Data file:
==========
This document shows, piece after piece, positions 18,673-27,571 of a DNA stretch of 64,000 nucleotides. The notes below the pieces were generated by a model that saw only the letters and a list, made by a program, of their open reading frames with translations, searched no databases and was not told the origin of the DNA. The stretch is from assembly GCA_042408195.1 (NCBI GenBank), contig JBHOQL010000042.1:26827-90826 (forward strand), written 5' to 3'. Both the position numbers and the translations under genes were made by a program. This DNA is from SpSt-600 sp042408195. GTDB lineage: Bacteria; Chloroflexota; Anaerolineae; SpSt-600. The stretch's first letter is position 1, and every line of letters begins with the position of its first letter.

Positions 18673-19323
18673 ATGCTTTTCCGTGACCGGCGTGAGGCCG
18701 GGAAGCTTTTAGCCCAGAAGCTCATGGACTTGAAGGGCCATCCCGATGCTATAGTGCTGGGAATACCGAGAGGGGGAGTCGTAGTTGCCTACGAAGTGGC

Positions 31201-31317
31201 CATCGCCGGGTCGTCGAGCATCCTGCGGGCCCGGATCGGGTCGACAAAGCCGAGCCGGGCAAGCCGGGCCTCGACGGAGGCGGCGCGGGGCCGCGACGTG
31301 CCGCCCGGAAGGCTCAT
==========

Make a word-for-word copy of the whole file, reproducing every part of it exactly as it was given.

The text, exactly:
This document shows, piece after piece, positions 18,673-27,571 of a DNA stretch of 64,000 nucleotides. The notes below the pieces were generated by a model that saw only the letters and a list, made by a program, of their open reading frames with translations, searched no databases and was not told the origin of the DNA. The stretch is from assembly GCA_042408195.1 (NCBI GenBank), contig JBHOQL010000042.1:26827-90826 (forward strand), written 5' to 3'. Both the position numbers and the translations under genes were made by a program. This DNA is from SpSt-600 sp042408195. GTDB lineage: Bacteria; Chloroflexota; Anaerolineae; SpSt-600. The stretch's first letter is position 1, and every line of letters begins with the position of its first letter.

Positions 18673-19323
18673 ATGCTTTTCCGTGACCGGCGTGAGGCCG
18701 GGAAGCTTTTAGCCCAGAAGCTCATGGACTTGAAGGGCCATCCCGATGCTATAGTGCTGGGAATACCGAGAGGGGGAGTCGTAGTTGCCTACGAAGTGGC

Positions 31201-31317
31201 CATCGCCGGGTCGTCGAGCATCCTGCGGGCCCGGATCGGGTCGACAAAGCCGAGCCGGGCAAGCCGGGCCTCGACGGAGGCGGCGCGGGGCCGCGACGTG
31301 CCGCCCGGAAGGCTCAT